In the MWE, I created an 8-test matrix, requiring 3 bits (2^3=8), and so 3 \dobit choices are encountered to create 8 unique versions of the test. The versions have a comma included or not, spell "versions" correctly or not, and repeat the word "the" or not.

Whereas I just do a \bigskip to separate the test versions, presumably, one would use a \clearpage so that individual tests would appear on separate pieces of paper.

\documentclass{article}
\usepackage{pgffor}
\newcounter{bitreg}
\newcounter{bitval}
\newtoks\bits
\newcommand\bitstream[2][256]{%
\setcounter{bitreg}{#2}%
\setcounter{bitval}{\the\numexpr#1/2\relax}%
\bits{}%
\bitstreamaux%
}
\newcommand\bitstreamaux{%
\ifnum\thebitval=1\relax\else%
\setcounter{bitval}{\the\numexpr\thebitval/2\relax}%
\expandafter\bitstreamaux%
\fi
}
\newcommand\dobit[2]{%
\expandafter\checkbit\the\bits\relax
\ifnum\thisbit=1\relax#2\else#1\fi
}
\def\checkbit#1#2\relax{\gdef\thisbit{#1}\bits{#2}}
\begin{document}
\bitstream{255} \the\bits

\bitstream{128} \the\bits

\bitstream{53} \the\bits

\bitstream[8]{5} \the\bits

\foreach\x in{0,...,7}{\bitstream[8]{\x}
Test \x:
This is a test\dobit{}{,} of % COMMA IN OR NOT
multiple vers\dobit{io}{oi}ns. The test %VERSIONS MISSPELLED OR NOT
is for all \dobit{the the}{the} marbles.\bigskip\par% THE REPEATED OR NOT.
}
\end{document}


SUPPLEMENT

One additional note of interest. While the <total tests> are normally expected to be a power of 2, it seems to be the case that if they are not, unique tests will still be generated. However, the \bitstream will not correspond to the binary representation of the <test number>. For example, the following bit streams for 9 total tests,

\bitstream[9]{0}\the\bits\par
\bitstream[9]{1}\the\bits\par
\bitstream[9]{2}\the\bits\par
\bitstream[9]{3}\the\bits (4 not 3)\par
\bitstream[9]{4}\the\bits (5 not 4)\par
\bitstream[9]{5}\the\bits (8 not 5)\par
\bitstream[9]{6}\the\bits (9 not 6)\par
\bitstream[9]{7}\the\bits (10 not 7)\par
\bitstream[9]{8}\the\bits (12 not 8)\par


produces 9 unique results, just not the bitstreams corresponding to the numbers 0 through 8. The artifact arises from the integer arithmetic associated with the /2 division operation on numbers that are not powers of 2.

DOUBLE SUPPLEMENT

One possible gotcha (user error) is if you fail to issue enough \dobit calls to match the number of bits allocated to your \bitstream. Then, the digits that differentiate the cases never make it into the test, and so some cases might not be differentiated.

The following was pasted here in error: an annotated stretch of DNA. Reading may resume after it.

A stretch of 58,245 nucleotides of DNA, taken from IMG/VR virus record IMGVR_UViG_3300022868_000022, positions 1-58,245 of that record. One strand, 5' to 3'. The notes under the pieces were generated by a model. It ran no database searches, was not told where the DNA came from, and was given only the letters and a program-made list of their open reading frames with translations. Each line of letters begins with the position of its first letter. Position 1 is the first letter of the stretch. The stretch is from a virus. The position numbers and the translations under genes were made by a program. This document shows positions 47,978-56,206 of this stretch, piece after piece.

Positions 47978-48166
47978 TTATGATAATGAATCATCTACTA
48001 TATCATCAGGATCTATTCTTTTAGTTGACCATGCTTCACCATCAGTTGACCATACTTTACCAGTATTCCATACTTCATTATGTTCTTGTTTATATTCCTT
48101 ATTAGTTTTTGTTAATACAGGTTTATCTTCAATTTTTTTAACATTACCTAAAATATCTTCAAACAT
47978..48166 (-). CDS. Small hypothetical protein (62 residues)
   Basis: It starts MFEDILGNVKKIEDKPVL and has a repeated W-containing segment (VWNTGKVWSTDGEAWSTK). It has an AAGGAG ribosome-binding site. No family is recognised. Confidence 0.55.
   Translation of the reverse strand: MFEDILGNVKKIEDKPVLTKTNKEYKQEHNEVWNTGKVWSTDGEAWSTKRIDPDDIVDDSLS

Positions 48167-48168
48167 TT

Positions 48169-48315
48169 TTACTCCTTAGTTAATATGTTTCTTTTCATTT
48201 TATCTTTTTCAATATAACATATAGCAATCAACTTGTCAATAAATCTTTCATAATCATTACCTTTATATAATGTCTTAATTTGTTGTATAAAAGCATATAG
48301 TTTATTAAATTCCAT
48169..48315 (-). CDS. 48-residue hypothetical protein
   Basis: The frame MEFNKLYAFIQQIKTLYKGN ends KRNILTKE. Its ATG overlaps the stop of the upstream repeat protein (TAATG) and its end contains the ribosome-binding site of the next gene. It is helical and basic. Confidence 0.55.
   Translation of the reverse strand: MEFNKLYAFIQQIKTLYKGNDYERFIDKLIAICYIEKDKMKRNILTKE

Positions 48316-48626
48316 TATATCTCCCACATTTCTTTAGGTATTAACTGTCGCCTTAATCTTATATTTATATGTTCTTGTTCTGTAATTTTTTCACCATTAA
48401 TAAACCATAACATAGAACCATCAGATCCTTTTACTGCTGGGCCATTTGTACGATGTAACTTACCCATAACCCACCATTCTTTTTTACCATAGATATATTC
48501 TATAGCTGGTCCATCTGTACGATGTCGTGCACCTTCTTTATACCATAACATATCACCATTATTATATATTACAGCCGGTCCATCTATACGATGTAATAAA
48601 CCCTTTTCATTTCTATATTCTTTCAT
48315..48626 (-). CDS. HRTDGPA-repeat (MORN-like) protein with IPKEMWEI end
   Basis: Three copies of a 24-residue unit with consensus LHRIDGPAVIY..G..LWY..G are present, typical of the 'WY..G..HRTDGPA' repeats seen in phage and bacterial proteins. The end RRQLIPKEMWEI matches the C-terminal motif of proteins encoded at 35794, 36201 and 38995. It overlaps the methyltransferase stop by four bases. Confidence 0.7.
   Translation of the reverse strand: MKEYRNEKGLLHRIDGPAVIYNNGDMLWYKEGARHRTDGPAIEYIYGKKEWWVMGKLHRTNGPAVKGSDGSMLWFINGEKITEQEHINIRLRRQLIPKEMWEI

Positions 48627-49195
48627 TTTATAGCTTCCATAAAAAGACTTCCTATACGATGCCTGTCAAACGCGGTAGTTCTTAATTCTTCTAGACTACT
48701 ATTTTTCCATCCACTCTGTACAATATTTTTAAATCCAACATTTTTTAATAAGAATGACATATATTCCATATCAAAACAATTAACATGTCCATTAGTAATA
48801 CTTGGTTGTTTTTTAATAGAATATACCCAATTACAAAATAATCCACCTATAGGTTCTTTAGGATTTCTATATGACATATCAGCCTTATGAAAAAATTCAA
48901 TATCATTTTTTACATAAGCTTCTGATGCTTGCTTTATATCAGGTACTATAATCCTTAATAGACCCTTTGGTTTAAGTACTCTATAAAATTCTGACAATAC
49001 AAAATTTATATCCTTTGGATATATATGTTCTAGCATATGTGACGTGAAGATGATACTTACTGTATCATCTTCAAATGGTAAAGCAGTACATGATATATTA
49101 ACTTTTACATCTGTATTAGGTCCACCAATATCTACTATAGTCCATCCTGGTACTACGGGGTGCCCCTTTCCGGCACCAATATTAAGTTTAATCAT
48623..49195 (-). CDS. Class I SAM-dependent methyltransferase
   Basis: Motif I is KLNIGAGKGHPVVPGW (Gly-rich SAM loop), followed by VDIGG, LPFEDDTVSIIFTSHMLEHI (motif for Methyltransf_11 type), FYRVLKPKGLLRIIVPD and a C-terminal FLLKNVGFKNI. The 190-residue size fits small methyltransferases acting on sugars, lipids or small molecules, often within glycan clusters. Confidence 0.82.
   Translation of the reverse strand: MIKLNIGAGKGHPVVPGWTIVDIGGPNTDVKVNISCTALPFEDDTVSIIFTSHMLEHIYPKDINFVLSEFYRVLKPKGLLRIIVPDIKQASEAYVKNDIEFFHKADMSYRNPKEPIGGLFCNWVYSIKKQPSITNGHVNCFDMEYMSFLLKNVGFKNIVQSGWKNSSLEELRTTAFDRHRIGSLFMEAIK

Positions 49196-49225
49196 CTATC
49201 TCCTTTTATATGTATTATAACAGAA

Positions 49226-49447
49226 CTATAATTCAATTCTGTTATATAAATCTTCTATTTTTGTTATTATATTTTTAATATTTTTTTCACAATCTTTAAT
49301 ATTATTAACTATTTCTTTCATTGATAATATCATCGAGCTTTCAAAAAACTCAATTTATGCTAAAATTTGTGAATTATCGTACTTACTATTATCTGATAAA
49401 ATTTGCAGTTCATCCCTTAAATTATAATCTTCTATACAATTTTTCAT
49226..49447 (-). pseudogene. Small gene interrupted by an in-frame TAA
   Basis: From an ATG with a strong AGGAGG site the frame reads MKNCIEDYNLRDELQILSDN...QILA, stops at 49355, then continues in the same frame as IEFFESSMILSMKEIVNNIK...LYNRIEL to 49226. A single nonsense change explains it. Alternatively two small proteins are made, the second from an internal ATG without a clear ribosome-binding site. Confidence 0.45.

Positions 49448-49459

A fix for that user error is to build the \bitstream starting with the LSB (least significant bit), rather than the MSB (most significant bit). That way, even an incomplete number of \dobit invocations would still provide differentiation.

Here is a version of the answer that builds the \bitstream from LSB to MSB, rather than the opposite.

\documentclass{article}
\usepackage{pgffor}
\newcounter{bitreg}
\newcounter{bitval}
\newtoks\bits
\newcommand{\apptoks}[2]{#1\expandafter{\expandafter#2\the#1}}
\newcommand\bitstream[2][256]{%
\setcounter{bitreg}{#2}%
\setcounter{bitval}{\the\numexpr#1/2\relax}%
\bits{}%
\bitstreamaux%
}
\newcommand\bitstreamaux{%
\ifnum\thebitreg>-1\relax\apptoks\bits{1}\else
\ifnum\thebitval=1\relax\else%
\setcounter{bitval}{\the\numexpr\thebitval/2\relax}%
\expandafter\bitstreamaux%
\fi
}
\newcommand\dobit[2]{%
\expandafter\checkbit\the\bits\relax
\ifnum\thisbit=1\relax#2\else#1\fi
}
\def\checkbit#1#2\relax{\gdef\thisbit{#1}\bits{#2}}
\begin{document}
\bitstream{255} \the\bits

\bitstream{128} \the\bits

\bitstream{53} \the\bits

\bitstream[8]{5} \the\bits

\foreach\x in{0,...,7}{\bitstream[8]{\x}
Test \x:
This is a test\dobit{}{,} of % COMMA IN OR NOT
multiple vers\dobit{io}{oi}ns. The test %VERSIONS MISSPELLED OR NOT
is for all \dobit{the the}{the} marbles.\bigskip\par% THE REPEATED OR NOT.
}
\end{document}


• +1 for using punctuation which is good in principle as less noticeable between two students comparing questions, the danger is that in OCR it may be corrected to point at the wrong student, it is less obvious but also less robust in terms of accuracy. – user170109 May 8 '19 at 2:38
• @KJO I chose some punctuation examples, because it was mentioned by the OP. The \dobit function allows any subtle difference to be introduced, at the testmaker's discretion. – Steven B. Segletes May 8 '19 at 2:40
• Interesting. Instead of having the code search through for the spot to modify, this is having me specify where each bit is encoded. I had not thought of doing it this way. Cool. This is the most complete of the two answers and I can see how to make it work for my situation. Thanks! – Christopher Donham May 8 '19 at 2:48
• @ChristopherDonham A perhaps more subtle way that would be easy to check is to modify the punctuation that comes after the question number. For example, Q1. Q2: Q3), etc. – erik May 8 '19 at 3:25